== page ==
LPG tax waiver leads to additional N7.2trn sector’s investments

The Presidency has disclosed that the nation’s gas market is set to attract about $20 billion (N7.2trillion) in investments following the removal of Value Added Tax on Liquefied Petroleum Gas (LPG) produced in-country.

Speaking on the expectations in the sector following government’s decision, Programme Manager, National LPG Expansion Initiative in the office of the vice president, Dayo Adesina, said that aside the VAT removal, government was introducing more incentives that would help grow and harness potentials in the industry.

 

Adesina projected that Nigeria would experience massive investments in the sector that would net about $20billion (N7.2trillion). However, he said the entire value chain would be reorganised to accommodate the volume of projected growth that the ongoing reforms would engender.

 

According to him, in 2017, domestic consumption of LPG was 580,000 tons, but going by the federal government’s five-year strategic plan, demand would soon reach five million tons and may reach 1.5 million tons by 2020. He also noted that deregulation of the sector has encouraged intervention of the Nigerian Liquefied Natural Gas (NLNG) in the supply market towards realising full market potentials.

 

The new government policy unveiled by the vice-president this year, is planning for four million households to convert to LPG over the next two years, 10 million households within five years, and 21 million households over the next 20 years, from approximately 2.5 million now.

 

Since around 2007 till now, LPG demand/supply market in Nigeria has grown from a mere 70,000 tons per annum market to over 600,000 tons per annum, pulling along with it, massive investments in LPG infrastructure along the value chain.

 

Adesina reiterated the federal government’s commitment to optimize the use of LPG in Nigeria. “This is a special area of interest and the whole idea is to create an LPG economy and eliminate bottlenecks that have to do with discharge at terminals, regulatory and enforcement issues, demand and supply issues and generally deepen the market in the shortest possible time,” he said.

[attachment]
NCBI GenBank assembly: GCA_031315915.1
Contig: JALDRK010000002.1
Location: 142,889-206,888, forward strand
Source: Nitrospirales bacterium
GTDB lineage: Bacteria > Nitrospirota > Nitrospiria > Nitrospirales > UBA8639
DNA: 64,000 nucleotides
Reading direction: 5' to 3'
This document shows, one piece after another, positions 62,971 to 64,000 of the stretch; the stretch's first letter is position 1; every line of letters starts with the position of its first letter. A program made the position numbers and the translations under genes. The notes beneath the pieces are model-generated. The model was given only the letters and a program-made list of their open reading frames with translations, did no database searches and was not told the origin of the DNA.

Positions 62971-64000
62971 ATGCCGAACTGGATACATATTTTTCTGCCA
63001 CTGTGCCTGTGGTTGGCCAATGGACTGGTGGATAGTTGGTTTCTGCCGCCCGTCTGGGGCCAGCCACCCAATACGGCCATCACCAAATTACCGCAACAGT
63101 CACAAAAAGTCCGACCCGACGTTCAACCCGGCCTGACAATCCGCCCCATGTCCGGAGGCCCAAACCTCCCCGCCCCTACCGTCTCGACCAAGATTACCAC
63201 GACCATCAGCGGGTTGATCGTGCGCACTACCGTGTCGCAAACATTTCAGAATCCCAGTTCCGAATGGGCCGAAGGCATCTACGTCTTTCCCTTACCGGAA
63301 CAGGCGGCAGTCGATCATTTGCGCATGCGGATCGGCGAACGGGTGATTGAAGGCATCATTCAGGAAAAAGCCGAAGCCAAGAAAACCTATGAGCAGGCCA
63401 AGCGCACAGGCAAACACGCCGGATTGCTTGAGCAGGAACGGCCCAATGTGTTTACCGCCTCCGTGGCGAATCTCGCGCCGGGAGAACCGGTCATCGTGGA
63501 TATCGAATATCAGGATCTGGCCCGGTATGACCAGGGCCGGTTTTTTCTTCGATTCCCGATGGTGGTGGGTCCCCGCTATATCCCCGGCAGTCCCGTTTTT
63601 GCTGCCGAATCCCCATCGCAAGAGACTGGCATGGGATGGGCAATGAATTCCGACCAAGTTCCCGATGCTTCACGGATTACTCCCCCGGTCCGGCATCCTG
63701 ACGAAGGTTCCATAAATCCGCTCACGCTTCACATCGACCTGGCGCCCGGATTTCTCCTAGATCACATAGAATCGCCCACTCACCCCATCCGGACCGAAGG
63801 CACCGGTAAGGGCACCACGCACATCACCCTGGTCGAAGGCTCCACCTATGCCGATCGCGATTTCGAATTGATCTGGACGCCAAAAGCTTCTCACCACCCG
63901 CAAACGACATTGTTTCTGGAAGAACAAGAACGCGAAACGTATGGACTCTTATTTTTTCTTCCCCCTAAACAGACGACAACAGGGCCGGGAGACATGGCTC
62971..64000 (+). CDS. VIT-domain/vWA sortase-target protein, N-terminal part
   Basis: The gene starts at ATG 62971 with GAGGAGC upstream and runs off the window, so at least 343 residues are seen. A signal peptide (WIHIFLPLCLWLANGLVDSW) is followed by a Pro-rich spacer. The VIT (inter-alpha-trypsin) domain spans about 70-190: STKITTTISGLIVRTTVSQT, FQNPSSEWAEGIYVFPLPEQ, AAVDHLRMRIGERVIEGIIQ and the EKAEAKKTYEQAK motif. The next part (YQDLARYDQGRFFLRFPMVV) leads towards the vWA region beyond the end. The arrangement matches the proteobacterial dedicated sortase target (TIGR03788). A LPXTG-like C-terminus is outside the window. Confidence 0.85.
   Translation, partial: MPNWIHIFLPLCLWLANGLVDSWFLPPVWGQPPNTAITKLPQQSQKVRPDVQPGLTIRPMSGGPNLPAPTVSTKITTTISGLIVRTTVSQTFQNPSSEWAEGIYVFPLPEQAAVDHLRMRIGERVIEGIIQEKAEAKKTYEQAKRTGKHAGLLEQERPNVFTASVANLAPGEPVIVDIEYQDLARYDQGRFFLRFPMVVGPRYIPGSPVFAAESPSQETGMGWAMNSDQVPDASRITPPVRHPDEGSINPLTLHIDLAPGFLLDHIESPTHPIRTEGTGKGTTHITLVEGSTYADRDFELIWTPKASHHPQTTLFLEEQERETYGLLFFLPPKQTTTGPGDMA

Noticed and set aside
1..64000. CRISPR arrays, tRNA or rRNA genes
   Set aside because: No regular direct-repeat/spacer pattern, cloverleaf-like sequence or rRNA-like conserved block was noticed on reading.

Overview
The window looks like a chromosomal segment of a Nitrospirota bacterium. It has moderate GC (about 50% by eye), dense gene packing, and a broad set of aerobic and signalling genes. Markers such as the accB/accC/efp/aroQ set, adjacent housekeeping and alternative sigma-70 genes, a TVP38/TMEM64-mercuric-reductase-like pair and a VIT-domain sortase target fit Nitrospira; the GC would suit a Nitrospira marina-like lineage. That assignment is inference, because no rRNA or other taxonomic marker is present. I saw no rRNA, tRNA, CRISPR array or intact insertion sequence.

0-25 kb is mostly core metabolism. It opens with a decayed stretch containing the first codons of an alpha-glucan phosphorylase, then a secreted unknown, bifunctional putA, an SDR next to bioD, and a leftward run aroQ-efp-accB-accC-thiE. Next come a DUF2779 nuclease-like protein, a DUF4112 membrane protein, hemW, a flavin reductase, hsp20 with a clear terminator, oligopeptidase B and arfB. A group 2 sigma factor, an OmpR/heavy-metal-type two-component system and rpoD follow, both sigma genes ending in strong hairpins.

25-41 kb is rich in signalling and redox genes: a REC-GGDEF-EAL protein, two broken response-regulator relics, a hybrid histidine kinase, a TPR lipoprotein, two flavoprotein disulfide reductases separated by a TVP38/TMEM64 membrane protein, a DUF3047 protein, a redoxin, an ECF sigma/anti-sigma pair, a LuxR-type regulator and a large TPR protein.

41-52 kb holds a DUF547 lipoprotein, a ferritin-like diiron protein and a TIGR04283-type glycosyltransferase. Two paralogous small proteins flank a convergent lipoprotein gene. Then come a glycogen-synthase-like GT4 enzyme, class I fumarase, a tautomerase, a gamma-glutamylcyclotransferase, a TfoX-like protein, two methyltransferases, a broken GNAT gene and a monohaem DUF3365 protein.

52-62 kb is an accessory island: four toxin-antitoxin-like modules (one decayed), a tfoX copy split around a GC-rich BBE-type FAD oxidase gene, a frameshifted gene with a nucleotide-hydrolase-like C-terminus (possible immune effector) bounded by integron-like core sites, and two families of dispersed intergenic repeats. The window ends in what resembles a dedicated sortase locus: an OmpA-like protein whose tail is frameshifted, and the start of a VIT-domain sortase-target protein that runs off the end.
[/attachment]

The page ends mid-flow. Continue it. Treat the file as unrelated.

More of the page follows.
Highlighting the need for massive infrastructure development to support the LPG Expansion Initiative, Adesina informed M&P of a new terminal that would come on stream very soon. “If you recall in 2007, the total storage capacity for LPG was about 19,000 to 21,000 tons; but with the expansion of existing terminals and new ones coming on stream, the figure for total coastline storage has now risen to about 42,000 tons and there are still about four or five terminals that are expected to come on stream very soon.”

Adesina also assured stakeholders that the government would collaborate with the private sector to encourage and stimulate the growth of the sector by having more people invest in cylinder manufacturing. He cited Techno Oil’s successful completion of its cylinder manufacturing plant with annual capacity for 5 million cylinders.

 

LPG, also known as cooking gas is a cleaner, healthier and more efficient fuel which is cheaper than kerosene and was until recently erroneously perceived as an elite product that only affluent households could afford.

 

In a chat with M&P, Chief Executive Officer, Second Coming Gas Limited, Basil Ogbuanu said  that as at 2007, there were less than 100 LPG plants in the whole country. “As of today, there are about 555 operational gas plants and 95% of them are owned by independents while more independent owned plants are being built because the consumption is high,” he noted.

 

He also mentioned that if the Presidency was keen on converting Nigerians to the use of LPG, it should copy successful models implemented in India and Indonesia, which converges on exchanging kerosene stoves for gas burners, free distribution of gas cylinders and the implementation of a 10-year duty waiver for LPG accessories including importation of steel plates for cylinder manufacturing.

 

The performance indices for the market have improved yet, Ngeria still has a lot to do to close the gap between itself and other LPG consuming nations.

 

On the issue of LPG penetration, former Managing Directo, Navgas Company Limited, Ian Brown, presented a comparative analysis which reflected the need for more Nigerians to embrace the cleaner and more efficient fuel for domestic purposes. 

 

He said: “We are approaching about 2kg per capita which has been a growth from 0.5kg per capita. If you put that in perspective, you have the likes of Senegal which consume 10kg per capita, Algeria does 30kg per capita, South Africa consumes 18kg per capita, so there is plenty scope for growth. It is a clean product and Nigeria has large quantities of it.”

 

M&P gathered that beyond encouraging its use as a cooking fuel, the concept of the LPG Expansion Initiative is to develop other areas where LPG can displace dirty fuels like diesel for industries, power generation, as a substitute for PMS in vehicles (auto gas) and other areas where the product will be intervening.

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